Daryl Mosley has been a part of professional bluegrass music for over 30 years. Throughout the 1990s, he toured over 100 dates a year as the lead vocalist and primary songwriter with the band New Tradition. In 2001, Daryl joined the legendary Osborne Brothers band playing bass and filling out the vocal trio with Bobby and Sonny Osborne. From 2010 to 2019, Daryl was the lead singer, front man, and primary songwriter for his band, The Farm Hands.

Daryl has written six songs that have made it all the way to #1. Bluegrass artist Josh Williams, country music legend Lynn Anderson, and southern gospel trio The Booth Brothers are just a few of the artists who have recorded his originals. In 2006, Daryl’s gospel song “(Ask The Blind Man) He Saw It All” was named one of the top southern gospel songs of all time.

In April 2017, Bluegrass Unlimited did a feature article on Daryl’s songwriting career. Daryl has a brand new Pinecastle album of original songs, The Secret of Life, scheduled to be released May 22, 2020. More information at



If you want to achieve success as a songwriter, nothing is more important than working on your craft—writing good songs. Many sources of information are available about craft aspects of songwriting, such as books, articles, websites, workshops and retreats. For those interested in writing for specific niche markets such as bluegrass or other roots genres, my only caution to you in making use of these resources is: remember that most are oriented towards songwriters aspiring to write in mainstream styles. Thus, they may authoritatively state certain “universal” rules for songwriting that are actually genre-specific nostrums in disguise, and which may not apply so universally. True, some great bluegrass songs reflect these craft principles (and ought to celebrated and studied as masterpiece songs, irrespective of their scruffy roots origins). But other songs may appear to break these conventions—e.g., with no “hook” in the chorus—yet do so artfully and compellingly. And many great songs in our tradition rely on other principles, or templates and models, much less likely to be discussed in more popular songwriting sources.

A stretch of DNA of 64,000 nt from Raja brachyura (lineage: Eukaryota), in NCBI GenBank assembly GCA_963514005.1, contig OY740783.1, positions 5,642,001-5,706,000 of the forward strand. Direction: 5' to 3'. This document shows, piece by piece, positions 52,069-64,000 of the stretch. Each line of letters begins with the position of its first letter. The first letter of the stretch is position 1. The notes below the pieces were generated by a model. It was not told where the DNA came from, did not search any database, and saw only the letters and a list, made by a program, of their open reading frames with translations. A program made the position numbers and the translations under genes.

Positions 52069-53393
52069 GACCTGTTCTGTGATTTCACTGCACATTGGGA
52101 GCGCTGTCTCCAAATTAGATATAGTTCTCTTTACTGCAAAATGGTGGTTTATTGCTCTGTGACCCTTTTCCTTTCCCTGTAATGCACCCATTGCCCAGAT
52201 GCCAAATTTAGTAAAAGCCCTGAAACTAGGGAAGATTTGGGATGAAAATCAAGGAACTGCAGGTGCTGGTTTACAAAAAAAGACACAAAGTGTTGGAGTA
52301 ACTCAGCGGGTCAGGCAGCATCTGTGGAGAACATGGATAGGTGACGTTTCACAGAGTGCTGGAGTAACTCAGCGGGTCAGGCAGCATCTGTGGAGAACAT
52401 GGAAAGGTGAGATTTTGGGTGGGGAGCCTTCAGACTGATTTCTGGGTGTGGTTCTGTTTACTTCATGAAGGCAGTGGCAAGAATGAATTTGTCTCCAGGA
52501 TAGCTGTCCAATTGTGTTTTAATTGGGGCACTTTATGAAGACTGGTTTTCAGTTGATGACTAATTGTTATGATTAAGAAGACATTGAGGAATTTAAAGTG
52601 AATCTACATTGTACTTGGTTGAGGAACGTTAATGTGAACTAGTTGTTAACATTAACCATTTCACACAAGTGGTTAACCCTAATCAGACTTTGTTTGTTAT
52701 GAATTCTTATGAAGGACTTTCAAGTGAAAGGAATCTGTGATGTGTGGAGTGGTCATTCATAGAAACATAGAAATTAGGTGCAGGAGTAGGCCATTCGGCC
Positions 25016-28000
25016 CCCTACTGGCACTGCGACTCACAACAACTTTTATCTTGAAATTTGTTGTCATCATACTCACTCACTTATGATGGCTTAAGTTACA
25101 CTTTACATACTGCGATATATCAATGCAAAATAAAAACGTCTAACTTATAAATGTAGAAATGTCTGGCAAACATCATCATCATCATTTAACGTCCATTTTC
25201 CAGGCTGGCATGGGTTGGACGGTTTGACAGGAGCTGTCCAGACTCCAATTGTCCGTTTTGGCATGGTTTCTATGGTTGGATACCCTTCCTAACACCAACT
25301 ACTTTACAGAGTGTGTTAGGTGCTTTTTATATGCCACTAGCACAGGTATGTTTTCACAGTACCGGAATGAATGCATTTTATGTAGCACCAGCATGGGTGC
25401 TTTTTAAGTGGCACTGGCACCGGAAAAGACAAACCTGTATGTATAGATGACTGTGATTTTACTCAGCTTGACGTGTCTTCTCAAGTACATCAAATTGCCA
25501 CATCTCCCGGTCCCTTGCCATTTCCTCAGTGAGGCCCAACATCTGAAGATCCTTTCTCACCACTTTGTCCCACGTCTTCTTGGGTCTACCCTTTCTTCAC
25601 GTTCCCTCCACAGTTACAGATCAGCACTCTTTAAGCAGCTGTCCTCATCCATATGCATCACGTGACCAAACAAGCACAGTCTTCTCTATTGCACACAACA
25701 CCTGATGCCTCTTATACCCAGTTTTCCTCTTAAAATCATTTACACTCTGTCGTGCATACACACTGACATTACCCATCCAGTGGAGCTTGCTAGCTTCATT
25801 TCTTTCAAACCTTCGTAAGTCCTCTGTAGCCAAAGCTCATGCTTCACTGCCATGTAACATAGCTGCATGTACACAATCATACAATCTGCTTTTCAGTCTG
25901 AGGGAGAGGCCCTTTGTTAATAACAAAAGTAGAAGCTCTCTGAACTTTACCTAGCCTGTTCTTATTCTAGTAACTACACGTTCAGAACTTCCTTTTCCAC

So work on your craft, by all means—but ground your study by keeping a list of great songs that have caught your ear and heart in particular. I call this my Songs I Wish I’d Written list. It’s one of a number of “songwriter life lists” I describe in the final chapter of my second songwriting book, Songwriting in Practice: Notebooks, Journals, Logs, Lists (Berklee Press 2018).

One happy consequence of keeping an explicit, tangible, written-down Songs I Wish I’d Written list is: it becomes a kind of journal of its own. If you keep songs in the chronological order of when you discovered them, the list provides a window into your evolving “listening history”: your developing awareness of certain writers, artists, genres, and dimensions of songwriting.